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German Chocolate Cake is the dessert that probably comes to mind first when thinking about German desserts. The interesting thing, though, is that this pastry didn’t originate in Germany — it comes from the United States.

German Chocolate Cake actually got its name not from the country but from German’s Sweet Chocolate, a type of chocolate developed by Sam German for the Baker’s Chocolate Company (now a subsidiary of Kraft Foods) in the mid 1850s, Baking Bites reported.

Legend has it that a misprint in a 1957 newspaper recipe for a cake using the chocolate left off the apostrophe and s at the end of the name, and after that it was known as German Chocolate Cake.

The recipe was developed by a Dallas, Texas woman and printed in the The Dallas Morning News.

Sales of Baker’s Chocolate are said to have increased by as much as 73 percent after the recipe was widely distributed.

The chocolate has a higher sugar content than semisweet chocolate so it’s a little bit sweeter, but you can substitute semisweet chocolate for German chocolate in recipes and have pretty much the same result, per Baking Bites.

German chocolate cake (or German’s chocolate cake) is a layered chocolate cake with coconut–pecan frosting. The filling is a custard made with egg yolks and evaporated milk and includes coconuts and pecans as well. Sometimes, especially at the holidays, Maraschino cherries are added as a garnish.

June 11 is National German Chocolate Cake Day in America.

A small town in Germany had its own “chocolate day” last week when a technical glitch caused a ton of milk chocolate to flow out onto a street, The Guardian reported.

The chocolate spill came from the DreiMeister chocolate factory in Westönnen. The milk chocolate quickly hardened when it hit the cold pavement, and about 25 firefighters had to scrape the chocolate off the road with shovels then use hot water and torches to remove the rest.

Is German Chocolate Cake German?

Flickr Creative Commons Photo by Kimberly Vardemon

A question I hear very often (almost as often as the Christmas Pickle question) came up again today… “Is German Chocolate Cake German?”. Well… the short answer is- NO, it’s not. But before you go off to read something else, let me share some German Chocolate cake history, and how it got its name.

German Chocolate Cake History

German Chocolate Cake was first introduced to the world on June 3rd, 1957 as the “Recipe of the Day” in the Dallas Morning Star. Mrs. George Clay submitted her recipe for a Chocolate Layer Cake filled with a coconut pecan filling. The recipe gained in popularity, and General Foods, who owned Baker’s Chocolate, distributed the recipe to newspapers all over America.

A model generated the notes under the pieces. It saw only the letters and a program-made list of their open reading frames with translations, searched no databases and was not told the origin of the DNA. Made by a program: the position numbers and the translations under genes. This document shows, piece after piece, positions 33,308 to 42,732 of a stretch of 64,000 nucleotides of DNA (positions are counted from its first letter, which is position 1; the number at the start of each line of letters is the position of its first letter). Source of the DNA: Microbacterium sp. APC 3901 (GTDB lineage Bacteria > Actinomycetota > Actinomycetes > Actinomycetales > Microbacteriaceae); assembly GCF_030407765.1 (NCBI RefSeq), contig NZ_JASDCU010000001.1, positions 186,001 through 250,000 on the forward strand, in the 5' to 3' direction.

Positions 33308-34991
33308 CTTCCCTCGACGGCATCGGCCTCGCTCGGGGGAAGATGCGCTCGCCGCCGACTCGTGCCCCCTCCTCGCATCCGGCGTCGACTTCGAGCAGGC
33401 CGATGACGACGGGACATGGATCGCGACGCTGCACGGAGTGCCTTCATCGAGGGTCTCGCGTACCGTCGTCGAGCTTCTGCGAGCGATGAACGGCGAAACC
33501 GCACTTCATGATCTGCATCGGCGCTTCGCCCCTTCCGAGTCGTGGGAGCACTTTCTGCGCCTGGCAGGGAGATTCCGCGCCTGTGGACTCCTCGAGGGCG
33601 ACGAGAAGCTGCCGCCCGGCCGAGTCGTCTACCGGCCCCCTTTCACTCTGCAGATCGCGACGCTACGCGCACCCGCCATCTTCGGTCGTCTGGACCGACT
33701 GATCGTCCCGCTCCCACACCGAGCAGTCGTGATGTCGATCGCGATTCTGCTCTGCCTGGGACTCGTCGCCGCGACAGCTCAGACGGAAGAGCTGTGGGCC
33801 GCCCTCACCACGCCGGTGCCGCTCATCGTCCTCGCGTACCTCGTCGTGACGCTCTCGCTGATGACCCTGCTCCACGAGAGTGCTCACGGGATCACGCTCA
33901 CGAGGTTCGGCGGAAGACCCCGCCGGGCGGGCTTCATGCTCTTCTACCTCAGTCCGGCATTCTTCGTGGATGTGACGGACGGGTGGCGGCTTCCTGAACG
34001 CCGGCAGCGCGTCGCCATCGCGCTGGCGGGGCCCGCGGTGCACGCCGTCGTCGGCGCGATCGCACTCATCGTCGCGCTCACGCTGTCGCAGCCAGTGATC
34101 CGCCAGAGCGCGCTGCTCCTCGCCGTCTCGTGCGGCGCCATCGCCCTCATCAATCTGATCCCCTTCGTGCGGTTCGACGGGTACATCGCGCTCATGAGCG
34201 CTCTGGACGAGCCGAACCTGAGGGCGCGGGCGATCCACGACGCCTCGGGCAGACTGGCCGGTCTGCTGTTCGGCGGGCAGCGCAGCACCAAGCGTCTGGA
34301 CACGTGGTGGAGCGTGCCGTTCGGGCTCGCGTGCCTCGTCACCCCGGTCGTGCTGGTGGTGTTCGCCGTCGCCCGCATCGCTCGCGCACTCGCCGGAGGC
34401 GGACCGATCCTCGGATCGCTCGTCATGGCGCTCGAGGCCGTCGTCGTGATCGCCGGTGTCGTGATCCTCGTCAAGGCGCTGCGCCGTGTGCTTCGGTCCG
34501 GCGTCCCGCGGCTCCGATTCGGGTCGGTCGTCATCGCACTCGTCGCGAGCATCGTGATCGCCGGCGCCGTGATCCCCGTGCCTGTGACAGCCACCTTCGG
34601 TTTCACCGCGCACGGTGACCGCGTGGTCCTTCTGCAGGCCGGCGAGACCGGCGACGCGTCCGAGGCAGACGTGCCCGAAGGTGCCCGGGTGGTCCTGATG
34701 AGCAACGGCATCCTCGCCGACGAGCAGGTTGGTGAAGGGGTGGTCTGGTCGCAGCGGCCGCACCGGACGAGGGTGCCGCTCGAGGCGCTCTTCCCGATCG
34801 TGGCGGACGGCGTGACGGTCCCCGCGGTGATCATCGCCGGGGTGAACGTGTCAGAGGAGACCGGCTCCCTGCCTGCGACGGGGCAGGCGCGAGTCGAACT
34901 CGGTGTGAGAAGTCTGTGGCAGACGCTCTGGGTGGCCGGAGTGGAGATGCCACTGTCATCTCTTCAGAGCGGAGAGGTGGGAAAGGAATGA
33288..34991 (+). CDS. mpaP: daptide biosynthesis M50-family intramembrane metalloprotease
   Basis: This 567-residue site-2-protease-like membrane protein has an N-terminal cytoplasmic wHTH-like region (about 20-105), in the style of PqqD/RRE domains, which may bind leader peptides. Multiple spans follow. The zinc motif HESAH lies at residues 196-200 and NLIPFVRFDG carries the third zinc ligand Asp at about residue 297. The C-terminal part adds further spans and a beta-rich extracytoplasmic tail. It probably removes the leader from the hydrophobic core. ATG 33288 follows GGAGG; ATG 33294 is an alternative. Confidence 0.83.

The German Chocolate Cake became SO popular, in fact, that it has become a standard in most Bakeries. Today it even has a coffee flavor named after it, and its own National Day, June 11.

But it isn’t German…

Is German Chocolate Cake German? It says “German!”

Is German Chocolate Cake Really German?

German chocolate cake comes from Germany.

German cooks are famed for using extravagant ingredients and combining the whole into a rich dining experience, so it seemed to fit that this recipe must have come from Germany. And yet, it didn’t — the cake took its name from an American with the last name of “German.”

In 1852, Sam German developed a sweet baking bar for Baker’s Chocolate Co. The product was named in honor of him: “Baker’s German’s Sweet Chocolate.” In most recipes and products today, the apostrophe and the “s” have been dropped, fueling the assumption that the chocolate’s origins are German.

After a recipe for German(‘s) chocolate cake showed up in a Dallas newspaper in 1957, the resulting spike in German’s Sweet Chocolate sales put General Foods (which then owned Baker’s Chocolate) on alert; the company quickly sent copies of the recipe and photos of the cake to newspapers across the nation.

Everywhere the recipe was published, food editors were swamped with requests for information on where to buy the chocolate. In a year, sales jumped 73%. Readers who missed the recipe asked that it be reprinted. In no time at all, German Chocolate Cake was on most every table.

It continues to be favorite dessert even forty years later. No wonder. All that rich, gooey sweetness ain’t hard to fall in love with.

German chocolate cake

A layer cake with chocolate and a coconut-pecan frosting
German chocolate cakeA German chocolate cakeAlternative namesGerman's chocolate cakeTypeLayer cakeCourseDessertPlace of originUnited StatesRegion or stateTexasCreated byMrs. George ClayInvented1957Main ingredientsChocolate cake, icing (egg yolks, evaporated milk, coconut and pecan)

German chocolate cake, originally German's chocolate cake, is a layered chocolate cake from the United States filled and topped with a coconut-pecan frosting. It owes its name to an English-American chocolate maker named Samuel German, who developed a formulation of dark baking chocolate that came to be used in the cake recipe. Sweet baking chocolate is traditionally used for the chocolate flavor in the actual cake, but few recipes call for it today. The filling and/or topping is a custard made with egg yolks and evaporated milk; once the custard is cooked, coconut and pecans are stirred in.[1] Occasionally, a chocolate frosting is spread on the sides of the cake and piped around the circumference of the layers to hold in the filling. Maraschino cherries are occasionally added as a garnish.